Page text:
The host families with whom they stayed were warm and welcoming, and the “Sydneysiders,” as residents of the city are called, were caught up in the glow of World Youth Day, said Nathan Haverland, a member of St. Patrick Parish in Kansas City, Kan., and a second-year student in pretheology at Kenrick-Glennon Seminary.

“Sydney was initially very hesitant about hosting that many youths in their city, but I got to see the Sydneysiders fall in love with the pilgrims,” said Haverland. “I could see at the end that they were sad [we] were leaving, because [the pilgrims] brought a joy and happiness to the streets that the city hadn’t seen.”

“The crime rate hit new lows for a while despite the influx of people,” he continued, “and I could see them get exited about the events. Even the protesters couldn’t help but get involved in the activities.”

And about those Aussie accents. . . “They think we have funny accents, too,” said Haverland.

Precious moments

During their six days in Australia, the pilgrimsspent the morningsin catechetical sessions, and the afternoons and evenings at special events and activities. These great experiences became special memories for the seminarians.

“One of my favorite moments after the final Mass with the pope was the three-hour walk back to the train station,” said Wallisch. “Typically in slow crowds people get impatient, but [the pilgrims] were prayerfully quiet orstill had theirjoy and excitement.”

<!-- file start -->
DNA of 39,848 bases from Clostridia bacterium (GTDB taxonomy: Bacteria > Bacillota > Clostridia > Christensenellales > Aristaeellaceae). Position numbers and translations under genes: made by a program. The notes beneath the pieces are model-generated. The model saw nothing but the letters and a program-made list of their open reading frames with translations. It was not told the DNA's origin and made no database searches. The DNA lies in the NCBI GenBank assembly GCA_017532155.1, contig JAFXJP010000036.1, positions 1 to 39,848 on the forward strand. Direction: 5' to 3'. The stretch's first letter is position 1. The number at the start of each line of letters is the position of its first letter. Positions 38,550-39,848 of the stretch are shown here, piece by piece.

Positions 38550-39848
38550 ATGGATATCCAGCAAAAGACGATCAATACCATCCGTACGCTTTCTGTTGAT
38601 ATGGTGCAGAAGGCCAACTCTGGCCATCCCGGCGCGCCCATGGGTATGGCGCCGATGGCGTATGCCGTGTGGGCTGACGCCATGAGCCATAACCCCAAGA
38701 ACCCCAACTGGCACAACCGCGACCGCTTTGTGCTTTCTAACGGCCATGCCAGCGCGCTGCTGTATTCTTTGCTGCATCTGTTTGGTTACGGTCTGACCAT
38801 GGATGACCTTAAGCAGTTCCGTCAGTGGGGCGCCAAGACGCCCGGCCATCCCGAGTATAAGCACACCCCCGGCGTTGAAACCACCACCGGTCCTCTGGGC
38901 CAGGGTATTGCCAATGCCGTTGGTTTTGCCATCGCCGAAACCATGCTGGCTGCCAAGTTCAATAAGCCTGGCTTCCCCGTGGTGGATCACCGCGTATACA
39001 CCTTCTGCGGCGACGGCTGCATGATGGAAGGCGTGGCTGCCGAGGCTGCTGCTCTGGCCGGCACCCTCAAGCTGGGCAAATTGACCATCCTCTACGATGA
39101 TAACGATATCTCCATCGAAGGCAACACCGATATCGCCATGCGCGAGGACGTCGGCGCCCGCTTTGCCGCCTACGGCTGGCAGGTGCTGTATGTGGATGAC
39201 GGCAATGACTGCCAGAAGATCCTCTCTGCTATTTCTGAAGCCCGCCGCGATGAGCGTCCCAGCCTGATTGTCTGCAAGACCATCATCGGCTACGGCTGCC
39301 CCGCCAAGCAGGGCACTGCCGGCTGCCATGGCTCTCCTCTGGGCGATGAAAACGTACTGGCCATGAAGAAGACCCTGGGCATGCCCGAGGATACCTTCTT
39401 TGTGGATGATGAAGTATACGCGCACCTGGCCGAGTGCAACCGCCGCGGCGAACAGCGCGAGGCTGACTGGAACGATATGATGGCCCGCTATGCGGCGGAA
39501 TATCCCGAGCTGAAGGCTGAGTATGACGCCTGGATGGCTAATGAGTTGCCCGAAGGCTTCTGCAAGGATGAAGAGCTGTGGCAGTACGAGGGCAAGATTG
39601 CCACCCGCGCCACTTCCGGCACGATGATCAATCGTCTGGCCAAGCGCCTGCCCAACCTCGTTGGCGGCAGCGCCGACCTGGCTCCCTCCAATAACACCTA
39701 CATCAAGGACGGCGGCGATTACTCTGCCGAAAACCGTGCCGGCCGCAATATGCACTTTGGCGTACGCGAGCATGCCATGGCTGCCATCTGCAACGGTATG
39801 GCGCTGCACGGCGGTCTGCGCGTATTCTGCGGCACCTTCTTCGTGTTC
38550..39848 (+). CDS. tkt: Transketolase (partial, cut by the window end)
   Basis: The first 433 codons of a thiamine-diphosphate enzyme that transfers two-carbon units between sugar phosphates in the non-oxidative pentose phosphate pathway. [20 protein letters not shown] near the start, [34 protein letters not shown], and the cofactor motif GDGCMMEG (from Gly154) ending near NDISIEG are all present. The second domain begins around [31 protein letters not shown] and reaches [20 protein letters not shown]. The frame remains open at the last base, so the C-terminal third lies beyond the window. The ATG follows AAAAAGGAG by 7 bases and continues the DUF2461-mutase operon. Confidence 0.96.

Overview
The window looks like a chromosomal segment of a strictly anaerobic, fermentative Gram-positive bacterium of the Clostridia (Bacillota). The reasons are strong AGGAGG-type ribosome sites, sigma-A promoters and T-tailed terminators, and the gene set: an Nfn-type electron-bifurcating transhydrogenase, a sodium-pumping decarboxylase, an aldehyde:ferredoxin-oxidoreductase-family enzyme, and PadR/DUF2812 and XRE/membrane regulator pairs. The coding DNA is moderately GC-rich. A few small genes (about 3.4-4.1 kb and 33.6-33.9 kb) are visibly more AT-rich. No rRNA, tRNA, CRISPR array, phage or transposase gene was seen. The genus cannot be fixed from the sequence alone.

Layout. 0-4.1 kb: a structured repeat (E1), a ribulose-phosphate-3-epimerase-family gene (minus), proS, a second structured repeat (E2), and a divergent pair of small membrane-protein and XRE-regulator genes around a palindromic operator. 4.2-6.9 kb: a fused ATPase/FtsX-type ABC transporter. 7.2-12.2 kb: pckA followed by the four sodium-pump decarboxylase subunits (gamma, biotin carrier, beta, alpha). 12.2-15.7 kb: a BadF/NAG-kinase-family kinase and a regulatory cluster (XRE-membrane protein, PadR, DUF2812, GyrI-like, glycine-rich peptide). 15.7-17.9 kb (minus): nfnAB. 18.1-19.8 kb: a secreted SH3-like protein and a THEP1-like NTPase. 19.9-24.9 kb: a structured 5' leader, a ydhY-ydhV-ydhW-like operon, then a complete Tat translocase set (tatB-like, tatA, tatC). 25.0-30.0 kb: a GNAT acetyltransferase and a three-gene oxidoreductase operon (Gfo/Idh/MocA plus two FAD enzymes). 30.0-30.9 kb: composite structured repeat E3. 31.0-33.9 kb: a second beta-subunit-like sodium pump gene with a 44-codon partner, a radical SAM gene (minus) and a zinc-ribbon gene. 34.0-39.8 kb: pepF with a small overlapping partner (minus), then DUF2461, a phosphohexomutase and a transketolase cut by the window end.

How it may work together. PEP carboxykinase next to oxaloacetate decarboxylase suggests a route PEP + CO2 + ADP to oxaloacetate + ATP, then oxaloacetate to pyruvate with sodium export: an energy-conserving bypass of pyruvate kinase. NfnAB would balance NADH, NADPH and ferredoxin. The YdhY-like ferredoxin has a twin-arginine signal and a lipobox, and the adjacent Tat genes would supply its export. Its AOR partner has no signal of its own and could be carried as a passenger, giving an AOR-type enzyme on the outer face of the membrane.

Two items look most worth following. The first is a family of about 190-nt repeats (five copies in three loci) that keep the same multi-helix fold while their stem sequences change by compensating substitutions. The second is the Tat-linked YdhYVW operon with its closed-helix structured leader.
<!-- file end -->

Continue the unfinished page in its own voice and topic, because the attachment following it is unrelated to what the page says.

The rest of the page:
All the seminarians were inspired by the vigil before the papal Mass,said Haverland.

“We spent two hoursin prayer with the pope and the bishops, and more than 250,000 people,” he said. “We prayed for the gifts of the Holy Spirit, and we spent moments of prayer in adoration, in complete silence, with candleslit asfar as you could see.”

Like the seminarians, Father Zimmerman was especially moved by the living Stations of the Cross.

“I felt more moved than when I saw Mel Gibson’s movie (‘The Passion of the Christ’),” he said. “I had not been to a living Stations like that, and it was stunning to see the effort and thought that went into that.”

See you in Madrid

This was the third World Youth Day for Father Zimmerman, who went to Denver in 1993, and Paris in 1997. It was the second for Clayton, went to Cologne in 2005. For the three other seminarians, it was their first.

“As someone who was looking at the priesthood, [World Youth Day] had a big impact on me,” said Father Zimmerman. “I hope it increased [the seminarians’] desire to become priests.”

The next World Youth Day will be in Madrid, Spain, in 2011. Some of the Sydney pilgrims are already thinking about going.

“I sure hope so,” said Haverland. “Maybe the second time around I’ll get even more out of it, since I know the ‘tricks of the trade’ of being a pilgrim.”

About the author

Joe Bollig

Joe has been with The Leaven since 1993. He has a bachelor’s degree in communications and a master’s degree in journalism. Before entering print journalism he worked in commercial radio. He has worked for the St. Joseph (Mo.) News-Press and Sun Publications in Overland Park. During his journalistic career he has covered beats including police, fire, business, features, general assignment and religion. While at The Leaven he has been a writer, photographer and videographer. He has won or shared several Catholic Press Association awards, as well as Archbishop Edward T. O’Meara awards for mission coverage. He graduated with a certification in catechesis from a two-year distance learning program offered by the Maryvale Institute for Catechesis, Theology, Philosophy and Religious Education at Old Oscott, Great Barr, in Birmingham, England.